Possession is understood as being in immediate control of an object. In criminal law, there are two types of possession – actual and constructive.
Actual possession is what most people think of, which is having drugs in one’s pocket or purse. However, people can be prosecuted based on constructive possession of narcotics as well.
Definition of Constructive Possession
Constructive possession is a charge brought upon a defendant when law enforcement cannot charge with a direct possession (e.g., the defendant is a passenger in a vehicle with drugs in it that do not belong to her).
To be found guilty of constructive possession of narcotics under current Pennsylvania law, an individual must have knowledge of the presence of narcotics and must have the ability to access them. That means simply having access to the drugs in the home or area is not enough – the defendant must have knowledge that the drugs are there in order to be guilty of constructive possession.
Normally, cases of constructive possession involve narcotics or illegal guns found in homes or cars.
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Examples of Constructive Possession
If someone’s roommate has drugs in her closet and the police find them, they may try to bring charges against both roommates – including the one who didn’t have drugs in her room. In this example, the defendant could be found either guilty or not guilty depending on the circumstances.
For example, if the defendant knew that her roommate had narcotics in her closet, but she was unable to access them because it was in a safe or her roommate kept her door locked, then it would be difficult for the state to prove that the defendant had constructive possession of the drugs.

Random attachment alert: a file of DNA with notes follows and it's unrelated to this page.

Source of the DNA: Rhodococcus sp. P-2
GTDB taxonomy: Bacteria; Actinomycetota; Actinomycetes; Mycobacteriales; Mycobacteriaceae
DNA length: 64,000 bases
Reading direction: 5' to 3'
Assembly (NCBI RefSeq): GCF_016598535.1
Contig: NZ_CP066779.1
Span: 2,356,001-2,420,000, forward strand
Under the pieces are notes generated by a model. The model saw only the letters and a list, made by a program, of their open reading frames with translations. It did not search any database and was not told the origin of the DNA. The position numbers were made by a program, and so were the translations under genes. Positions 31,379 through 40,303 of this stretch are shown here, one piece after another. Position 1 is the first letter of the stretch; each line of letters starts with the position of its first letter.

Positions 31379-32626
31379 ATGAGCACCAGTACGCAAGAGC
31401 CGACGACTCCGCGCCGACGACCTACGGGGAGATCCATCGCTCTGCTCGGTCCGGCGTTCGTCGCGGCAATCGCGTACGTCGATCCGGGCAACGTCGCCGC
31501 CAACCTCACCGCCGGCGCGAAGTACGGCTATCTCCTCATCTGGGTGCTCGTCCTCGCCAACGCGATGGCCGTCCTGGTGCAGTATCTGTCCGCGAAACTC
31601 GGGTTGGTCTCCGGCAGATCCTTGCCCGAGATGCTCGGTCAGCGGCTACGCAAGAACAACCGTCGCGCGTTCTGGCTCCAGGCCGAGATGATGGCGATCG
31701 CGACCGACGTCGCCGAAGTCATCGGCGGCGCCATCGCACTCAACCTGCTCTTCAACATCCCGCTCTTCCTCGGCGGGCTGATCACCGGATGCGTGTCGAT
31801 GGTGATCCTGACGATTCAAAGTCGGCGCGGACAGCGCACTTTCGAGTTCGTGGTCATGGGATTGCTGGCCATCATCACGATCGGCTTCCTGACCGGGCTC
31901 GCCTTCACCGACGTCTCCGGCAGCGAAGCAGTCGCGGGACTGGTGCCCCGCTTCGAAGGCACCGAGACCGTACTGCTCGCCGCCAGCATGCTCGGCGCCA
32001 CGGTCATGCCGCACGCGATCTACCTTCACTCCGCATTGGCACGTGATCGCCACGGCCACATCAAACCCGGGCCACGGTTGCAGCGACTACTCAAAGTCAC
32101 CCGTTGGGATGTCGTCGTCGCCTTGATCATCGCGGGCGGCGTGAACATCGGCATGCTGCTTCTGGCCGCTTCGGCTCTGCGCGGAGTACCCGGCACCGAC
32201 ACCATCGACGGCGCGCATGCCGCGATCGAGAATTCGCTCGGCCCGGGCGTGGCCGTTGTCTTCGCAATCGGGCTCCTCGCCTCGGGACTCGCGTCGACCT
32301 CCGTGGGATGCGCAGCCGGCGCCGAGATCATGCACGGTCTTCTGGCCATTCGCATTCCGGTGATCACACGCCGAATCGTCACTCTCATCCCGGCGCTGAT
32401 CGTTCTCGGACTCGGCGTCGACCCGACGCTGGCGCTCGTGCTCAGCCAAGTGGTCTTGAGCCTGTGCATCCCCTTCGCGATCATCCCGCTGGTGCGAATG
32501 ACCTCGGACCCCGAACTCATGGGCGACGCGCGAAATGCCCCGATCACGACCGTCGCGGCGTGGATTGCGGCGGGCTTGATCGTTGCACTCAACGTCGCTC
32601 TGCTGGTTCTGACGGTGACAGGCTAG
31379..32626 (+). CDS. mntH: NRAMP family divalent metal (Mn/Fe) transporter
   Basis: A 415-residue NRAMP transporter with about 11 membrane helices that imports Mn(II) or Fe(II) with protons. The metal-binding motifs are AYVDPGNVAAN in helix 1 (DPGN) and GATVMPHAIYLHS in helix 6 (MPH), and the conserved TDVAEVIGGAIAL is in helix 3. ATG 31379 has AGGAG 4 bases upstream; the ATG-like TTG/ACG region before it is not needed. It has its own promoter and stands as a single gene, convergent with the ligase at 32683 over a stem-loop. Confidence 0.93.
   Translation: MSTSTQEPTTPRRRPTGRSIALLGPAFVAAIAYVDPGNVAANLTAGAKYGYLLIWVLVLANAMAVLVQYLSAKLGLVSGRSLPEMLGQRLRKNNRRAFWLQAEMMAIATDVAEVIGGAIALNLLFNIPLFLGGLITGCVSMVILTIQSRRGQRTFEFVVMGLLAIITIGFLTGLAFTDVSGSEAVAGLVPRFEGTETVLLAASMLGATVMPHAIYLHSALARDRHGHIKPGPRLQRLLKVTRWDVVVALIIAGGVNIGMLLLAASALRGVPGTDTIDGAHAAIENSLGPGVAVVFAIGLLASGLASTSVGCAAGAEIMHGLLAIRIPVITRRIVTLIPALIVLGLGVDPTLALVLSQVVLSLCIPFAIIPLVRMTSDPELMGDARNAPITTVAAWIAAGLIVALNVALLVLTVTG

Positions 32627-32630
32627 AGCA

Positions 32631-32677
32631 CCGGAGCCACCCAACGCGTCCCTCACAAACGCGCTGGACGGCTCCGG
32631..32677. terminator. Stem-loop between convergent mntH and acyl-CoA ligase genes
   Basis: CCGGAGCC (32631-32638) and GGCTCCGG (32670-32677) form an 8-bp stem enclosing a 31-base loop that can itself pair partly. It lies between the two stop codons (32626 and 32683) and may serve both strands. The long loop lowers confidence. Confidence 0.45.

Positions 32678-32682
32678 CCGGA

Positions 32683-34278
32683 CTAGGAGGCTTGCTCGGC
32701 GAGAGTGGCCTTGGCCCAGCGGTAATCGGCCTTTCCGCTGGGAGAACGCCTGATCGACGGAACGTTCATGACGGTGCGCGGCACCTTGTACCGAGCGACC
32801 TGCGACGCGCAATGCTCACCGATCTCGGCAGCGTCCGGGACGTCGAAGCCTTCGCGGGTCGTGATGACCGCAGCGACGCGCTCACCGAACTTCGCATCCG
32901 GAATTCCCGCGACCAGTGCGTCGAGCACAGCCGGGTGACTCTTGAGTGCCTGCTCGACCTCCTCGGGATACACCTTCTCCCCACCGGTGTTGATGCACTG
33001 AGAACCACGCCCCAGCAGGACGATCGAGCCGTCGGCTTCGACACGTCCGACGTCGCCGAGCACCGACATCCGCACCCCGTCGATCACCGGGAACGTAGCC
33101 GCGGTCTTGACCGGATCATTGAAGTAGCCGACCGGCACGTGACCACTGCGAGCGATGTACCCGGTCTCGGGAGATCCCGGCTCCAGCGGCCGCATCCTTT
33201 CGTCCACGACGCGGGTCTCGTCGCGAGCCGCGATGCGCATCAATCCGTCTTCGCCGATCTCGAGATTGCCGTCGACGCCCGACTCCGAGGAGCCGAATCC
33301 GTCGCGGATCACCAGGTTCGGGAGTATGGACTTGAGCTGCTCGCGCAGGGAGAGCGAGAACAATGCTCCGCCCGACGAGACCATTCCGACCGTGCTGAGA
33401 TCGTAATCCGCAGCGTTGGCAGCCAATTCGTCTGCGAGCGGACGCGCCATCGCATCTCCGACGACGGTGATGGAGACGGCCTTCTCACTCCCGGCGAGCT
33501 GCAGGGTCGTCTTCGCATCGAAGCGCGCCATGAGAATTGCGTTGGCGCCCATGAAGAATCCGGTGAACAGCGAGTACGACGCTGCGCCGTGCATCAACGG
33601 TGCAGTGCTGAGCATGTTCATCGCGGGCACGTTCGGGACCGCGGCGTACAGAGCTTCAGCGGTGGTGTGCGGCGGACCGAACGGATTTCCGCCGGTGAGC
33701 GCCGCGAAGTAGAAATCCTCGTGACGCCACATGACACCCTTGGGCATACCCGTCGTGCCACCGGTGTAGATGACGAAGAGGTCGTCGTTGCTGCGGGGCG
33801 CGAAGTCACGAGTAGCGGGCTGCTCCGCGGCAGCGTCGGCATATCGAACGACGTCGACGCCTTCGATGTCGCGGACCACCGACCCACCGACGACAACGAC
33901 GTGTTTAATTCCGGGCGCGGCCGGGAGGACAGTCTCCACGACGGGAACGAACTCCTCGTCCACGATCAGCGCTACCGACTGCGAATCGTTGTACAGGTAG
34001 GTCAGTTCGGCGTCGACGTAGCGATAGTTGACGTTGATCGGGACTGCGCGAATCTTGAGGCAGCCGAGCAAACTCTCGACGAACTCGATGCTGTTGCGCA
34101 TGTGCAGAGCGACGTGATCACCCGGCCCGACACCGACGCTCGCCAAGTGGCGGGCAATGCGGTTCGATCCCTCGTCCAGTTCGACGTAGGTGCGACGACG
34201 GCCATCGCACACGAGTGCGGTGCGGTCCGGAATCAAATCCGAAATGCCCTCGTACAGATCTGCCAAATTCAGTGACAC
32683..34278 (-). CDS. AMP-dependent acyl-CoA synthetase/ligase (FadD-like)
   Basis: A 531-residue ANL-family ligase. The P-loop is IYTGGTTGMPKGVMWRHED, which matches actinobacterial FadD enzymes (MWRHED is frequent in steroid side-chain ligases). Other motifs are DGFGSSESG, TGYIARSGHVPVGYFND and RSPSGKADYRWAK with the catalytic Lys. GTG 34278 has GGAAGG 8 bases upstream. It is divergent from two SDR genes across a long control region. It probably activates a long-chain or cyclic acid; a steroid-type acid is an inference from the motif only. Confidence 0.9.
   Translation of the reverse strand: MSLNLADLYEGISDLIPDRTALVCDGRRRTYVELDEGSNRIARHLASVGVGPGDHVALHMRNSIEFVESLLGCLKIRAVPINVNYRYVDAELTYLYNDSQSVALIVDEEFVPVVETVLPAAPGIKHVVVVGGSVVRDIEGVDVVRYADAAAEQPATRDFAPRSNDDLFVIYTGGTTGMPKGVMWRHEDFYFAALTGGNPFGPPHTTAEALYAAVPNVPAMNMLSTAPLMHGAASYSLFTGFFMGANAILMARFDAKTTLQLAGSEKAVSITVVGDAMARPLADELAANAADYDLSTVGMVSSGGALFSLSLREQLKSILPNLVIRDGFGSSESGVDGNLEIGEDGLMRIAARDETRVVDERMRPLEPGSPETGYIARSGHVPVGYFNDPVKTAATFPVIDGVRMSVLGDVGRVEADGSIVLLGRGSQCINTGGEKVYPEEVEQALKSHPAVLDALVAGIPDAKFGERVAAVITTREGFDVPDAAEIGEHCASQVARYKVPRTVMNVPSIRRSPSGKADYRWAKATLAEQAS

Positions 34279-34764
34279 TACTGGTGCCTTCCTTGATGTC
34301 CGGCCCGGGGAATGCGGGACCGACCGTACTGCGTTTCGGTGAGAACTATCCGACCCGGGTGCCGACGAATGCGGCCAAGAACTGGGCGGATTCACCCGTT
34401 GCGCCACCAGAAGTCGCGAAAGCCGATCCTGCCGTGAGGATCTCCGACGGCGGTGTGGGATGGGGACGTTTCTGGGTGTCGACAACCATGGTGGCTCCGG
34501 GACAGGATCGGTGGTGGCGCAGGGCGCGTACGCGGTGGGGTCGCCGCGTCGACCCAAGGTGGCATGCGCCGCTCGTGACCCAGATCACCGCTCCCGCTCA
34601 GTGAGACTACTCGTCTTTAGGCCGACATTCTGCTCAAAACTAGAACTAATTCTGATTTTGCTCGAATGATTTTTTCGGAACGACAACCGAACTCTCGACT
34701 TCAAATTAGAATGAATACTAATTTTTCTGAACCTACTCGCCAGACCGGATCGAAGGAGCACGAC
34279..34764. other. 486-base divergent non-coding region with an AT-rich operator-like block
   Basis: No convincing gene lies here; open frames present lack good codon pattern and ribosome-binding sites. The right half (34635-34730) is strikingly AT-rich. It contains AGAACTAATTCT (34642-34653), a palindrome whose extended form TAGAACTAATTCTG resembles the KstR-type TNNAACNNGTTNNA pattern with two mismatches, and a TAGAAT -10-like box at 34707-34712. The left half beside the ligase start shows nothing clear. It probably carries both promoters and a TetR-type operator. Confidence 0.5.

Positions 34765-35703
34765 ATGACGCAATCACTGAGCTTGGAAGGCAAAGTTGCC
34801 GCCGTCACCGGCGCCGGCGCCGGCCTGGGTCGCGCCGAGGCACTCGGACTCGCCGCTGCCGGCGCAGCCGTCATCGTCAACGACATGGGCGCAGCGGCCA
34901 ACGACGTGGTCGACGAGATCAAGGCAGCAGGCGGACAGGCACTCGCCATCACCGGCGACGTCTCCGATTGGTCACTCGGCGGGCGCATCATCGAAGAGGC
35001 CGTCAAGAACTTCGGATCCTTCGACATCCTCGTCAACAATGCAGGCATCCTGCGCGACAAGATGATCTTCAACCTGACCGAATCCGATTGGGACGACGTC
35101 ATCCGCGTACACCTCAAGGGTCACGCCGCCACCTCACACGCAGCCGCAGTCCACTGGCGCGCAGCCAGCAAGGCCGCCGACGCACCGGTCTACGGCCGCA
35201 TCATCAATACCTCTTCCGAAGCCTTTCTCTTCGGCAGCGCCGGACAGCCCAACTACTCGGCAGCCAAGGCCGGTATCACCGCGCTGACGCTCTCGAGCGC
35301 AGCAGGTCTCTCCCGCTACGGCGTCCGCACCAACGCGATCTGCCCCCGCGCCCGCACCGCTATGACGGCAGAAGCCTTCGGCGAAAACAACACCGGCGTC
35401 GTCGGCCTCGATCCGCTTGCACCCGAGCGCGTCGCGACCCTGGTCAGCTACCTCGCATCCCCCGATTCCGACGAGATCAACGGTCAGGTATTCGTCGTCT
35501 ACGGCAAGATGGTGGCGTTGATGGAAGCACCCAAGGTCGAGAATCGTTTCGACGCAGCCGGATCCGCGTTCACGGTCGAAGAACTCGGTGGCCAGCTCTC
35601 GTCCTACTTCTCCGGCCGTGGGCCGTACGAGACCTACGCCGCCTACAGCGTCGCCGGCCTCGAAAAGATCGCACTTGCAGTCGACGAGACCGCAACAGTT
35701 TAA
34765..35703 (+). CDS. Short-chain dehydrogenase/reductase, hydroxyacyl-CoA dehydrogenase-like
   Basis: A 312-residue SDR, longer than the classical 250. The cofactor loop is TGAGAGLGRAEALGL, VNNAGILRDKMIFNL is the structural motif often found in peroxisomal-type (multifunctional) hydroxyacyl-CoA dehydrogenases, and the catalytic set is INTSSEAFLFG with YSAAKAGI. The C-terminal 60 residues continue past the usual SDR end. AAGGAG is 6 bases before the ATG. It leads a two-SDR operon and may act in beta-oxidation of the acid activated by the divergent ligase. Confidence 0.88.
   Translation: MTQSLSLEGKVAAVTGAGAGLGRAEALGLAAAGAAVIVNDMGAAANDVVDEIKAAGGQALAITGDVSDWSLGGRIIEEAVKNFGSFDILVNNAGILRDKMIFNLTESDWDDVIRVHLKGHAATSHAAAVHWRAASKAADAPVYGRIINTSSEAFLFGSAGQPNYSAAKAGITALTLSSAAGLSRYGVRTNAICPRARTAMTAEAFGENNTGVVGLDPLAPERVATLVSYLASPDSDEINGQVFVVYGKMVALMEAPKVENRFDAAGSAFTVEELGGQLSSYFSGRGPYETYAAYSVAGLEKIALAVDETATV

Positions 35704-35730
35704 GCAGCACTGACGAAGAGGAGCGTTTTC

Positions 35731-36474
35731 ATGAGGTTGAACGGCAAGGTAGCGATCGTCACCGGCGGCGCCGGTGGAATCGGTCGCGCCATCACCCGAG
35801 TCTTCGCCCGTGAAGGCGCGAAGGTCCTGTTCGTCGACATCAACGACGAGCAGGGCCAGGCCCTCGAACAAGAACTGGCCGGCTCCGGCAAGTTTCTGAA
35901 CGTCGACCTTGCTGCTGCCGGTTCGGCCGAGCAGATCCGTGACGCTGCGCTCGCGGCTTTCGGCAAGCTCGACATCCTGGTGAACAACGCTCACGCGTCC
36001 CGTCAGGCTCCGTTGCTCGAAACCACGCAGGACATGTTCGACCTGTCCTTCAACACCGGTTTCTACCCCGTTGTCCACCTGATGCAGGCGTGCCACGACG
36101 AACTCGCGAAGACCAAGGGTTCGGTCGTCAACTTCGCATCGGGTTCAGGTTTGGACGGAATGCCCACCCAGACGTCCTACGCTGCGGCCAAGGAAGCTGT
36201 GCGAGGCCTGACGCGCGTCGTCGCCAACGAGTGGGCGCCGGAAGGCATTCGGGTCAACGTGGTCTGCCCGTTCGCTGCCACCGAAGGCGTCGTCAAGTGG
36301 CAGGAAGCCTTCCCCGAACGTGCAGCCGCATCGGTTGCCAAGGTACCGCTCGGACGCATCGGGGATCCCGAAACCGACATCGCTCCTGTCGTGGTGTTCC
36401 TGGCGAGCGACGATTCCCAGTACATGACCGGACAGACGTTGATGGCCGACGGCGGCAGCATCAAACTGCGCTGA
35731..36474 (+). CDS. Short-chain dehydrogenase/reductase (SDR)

On the other hand, if the defendant knew that his roommate had drugs in her closet because she put them there and there were no locks or safes preventing her from accessing the drugs, then the state might be able to convict the defendant of constructive possession.
In a 2011 case, People v. McIntyre, 2011 IL App (2d) 100889 (Dec 14, 2011), a defendant rode in a car with his friend to a man’s house. The defendant thought his friend was going to fight the man at his home.
When they arrived, instead of fighting, the defendant’s friend pulled out a gun and began firing. The state arrested the defendant and charged him with constructive possession.
The court, however, found the defendant not guilty because even though he was aware of the presence of a gun (since he saw his friend fire it), there was no evidence that the defendant had any control over the gun.
Other Factors of Constructive Possession
Constructive possession can be brought against two defendants, even if there are only enough drugs for single use (e.g. a single pill).
For example, if a couple is taking a road trip, and they pack their belongings, including the pill, in the same suitcase and store the suitcase in the trunk, it may be assumed that both defendants had constructive possession of the pill.
But, if the couple has two suitcases and the husband is unaware of a pill in the wife’s suitcase, then perhaps only the wife would be found guilty of possession.
Constructive Possession Can Be Fought
A defendant who is arrested and charged with constructive possession is not automatically guilty just because there were drugs in the defendant’s vicinity. To find the defendant guilty, the state must prove the defendant knew the drugs were present and the defendant was able to access the drugs.
If the state cannot prove those elements, the defendant must be found not guilty.
In addition, the state must have had a valid reason to search the defendant and her surrounding area.
For example, an officer must have reasonable suspicion/ probable cause to stop and search a vehicle. Probable cause means the officer must have observed the driver breaking a traffic law, observed a problem with the vehicle (such as a broken tail light), etc.
If there was no probable cause, the officer had no right to pull over the vehicle and any charges resulting from the stop must be dismissed. This applies to invalid searches of homes, businesses, and other areas.
Call Us Today
If you have been arrested for constructive possession of narcotics or a firearm, contact the Law Offices of M.J. Snyder today. Our experienced legal team is ready to fight on your behalf. Call us at 215-515-3360 for your free consultation!